In Response To: Composting Tips (Sue L.)
Thanks Sue, some good ideas here. A good idea to add to your compost in the spring is a can of coke, and can of beer and 1 cup of dish soap (Not antibacterial soap) It gets it cooking quicker in the spring. I mix it up in a sprayer with some water and thoroughly soak the compost pile with it after I have poked holes all over the pile with my pitch fork.
If you have a big compost bin, it's good to add sticks to it to keep the air flowing and I have a pvc pipe that I drilled holes in all the way around on the entire pipe, that stands up in the middle of the pile to get air flow in there too.
I like the idea of the garbage can, that would really help the compost break down faster if you could roll it around once in awhile. Have you seen the price of those compost tumblers they sell? By the time you pay that price you could buy all the compost you could ever need. I think next spring I'm gonna take my utility trailer to the riding stables near here and get some manure to add to my compost.
They say that horse manure is better than cow manure because horses don't eat as many weeds.
I also have some worm farms I started years ago. I use big plastic storage containers I found with hinged tops, added shredded newspaper, leaves and table scraps...make sure it stays moist, but not wet.
I added red wigglers to the worm farms and when I want to add more scraps, I pull back some of the top layer, add the scraps and cover it back up. You wouldn't believe the worms I harvest from there every year and the worm castings are so good for the garden. You wouldn't believe how fast they break the table scraps down and how fast those little wigglers multiply.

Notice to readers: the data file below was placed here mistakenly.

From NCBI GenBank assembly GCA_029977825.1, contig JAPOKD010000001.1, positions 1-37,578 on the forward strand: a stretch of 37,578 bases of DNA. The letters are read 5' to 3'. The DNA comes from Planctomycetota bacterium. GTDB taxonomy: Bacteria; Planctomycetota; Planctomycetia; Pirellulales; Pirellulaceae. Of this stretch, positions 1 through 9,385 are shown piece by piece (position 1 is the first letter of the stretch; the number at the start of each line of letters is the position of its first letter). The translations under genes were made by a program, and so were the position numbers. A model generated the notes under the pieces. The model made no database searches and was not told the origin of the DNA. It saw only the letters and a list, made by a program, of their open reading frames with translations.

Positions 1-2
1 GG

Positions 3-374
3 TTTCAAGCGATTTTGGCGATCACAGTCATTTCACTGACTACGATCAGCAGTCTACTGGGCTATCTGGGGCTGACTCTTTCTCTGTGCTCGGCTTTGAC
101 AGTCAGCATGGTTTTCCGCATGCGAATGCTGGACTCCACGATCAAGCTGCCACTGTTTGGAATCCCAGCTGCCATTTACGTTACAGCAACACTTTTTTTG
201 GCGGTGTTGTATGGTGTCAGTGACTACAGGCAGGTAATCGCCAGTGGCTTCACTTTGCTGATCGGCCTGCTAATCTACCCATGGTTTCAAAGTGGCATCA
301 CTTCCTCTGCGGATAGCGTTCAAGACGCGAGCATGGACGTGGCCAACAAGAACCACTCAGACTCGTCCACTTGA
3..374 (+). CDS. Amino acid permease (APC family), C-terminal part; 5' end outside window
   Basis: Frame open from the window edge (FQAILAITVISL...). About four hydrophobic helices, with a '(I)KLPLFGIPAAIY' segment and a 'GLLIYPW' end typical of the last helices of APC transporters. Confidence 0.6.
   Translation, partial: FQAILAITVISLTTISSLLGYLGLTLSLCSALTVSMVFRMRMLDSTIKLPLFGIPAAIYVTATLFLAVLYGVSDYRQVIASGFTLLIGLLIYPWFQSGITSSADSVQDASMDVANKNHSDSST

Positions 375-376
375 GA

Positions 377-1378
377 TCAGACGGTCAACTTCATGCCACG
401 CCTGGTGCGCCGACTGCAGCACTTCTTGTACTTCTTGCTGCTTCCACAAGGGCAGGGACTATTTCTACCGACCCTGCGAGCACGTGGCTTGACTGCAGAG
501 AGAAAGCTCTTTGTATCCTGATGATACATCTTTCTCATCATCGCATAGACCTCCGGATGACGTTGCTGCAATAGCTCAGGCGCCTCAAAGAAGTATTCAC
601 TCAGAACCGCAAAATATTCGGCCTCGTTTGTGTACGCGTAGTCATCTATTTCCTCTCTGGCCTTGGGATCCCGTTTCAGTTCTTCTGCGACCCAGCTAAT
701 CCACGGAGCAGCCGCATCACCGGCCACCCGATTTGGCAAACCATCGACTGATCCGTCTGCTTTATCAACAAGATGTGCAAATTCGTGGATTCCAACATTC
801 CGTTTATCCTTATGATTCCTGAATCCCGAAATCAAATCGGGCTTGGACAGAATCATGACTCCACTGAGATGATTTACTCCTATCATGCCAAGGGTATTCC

Joanna posted Message 1431 in the CraftPals Gardening BBS
Dated : June 19, 1999 at 20:59:01
Subject: Re: Compost
I've been composting for about 5 years and so far have never had a problem with smell.
Today though our city had a subsidized program for people to buy large black plastic compost bins for $20.
With it came a booklet on composting that has many things I've never seen or read before. So here goes:
PROBLEM - ODOR
Ammonia Smell: Too much nitrogen (green matter)in pile - possibly too many grass clippings - or pile is too alkaline (too much lime is added to pile).
IF NITROGEN PROBLEM: turn pile and add more carbon (brown) material -- dried leaves or dried grass clippings.
IF ALKALINE RELATED: turn pile and add acid materials like sawdust, oak leaves, vegetable scraps
PUTRID SMELL (like rotten eggs): pile is too wet / not enough oxygen (is putrefying not decomposing.
SOLUTION: turn pile to aerate it and add dry carbon (Brown) materials to absorb excessive moisture.
Remember: fresh / green = nitrogen
dry / brown = carbon
Hope this helps!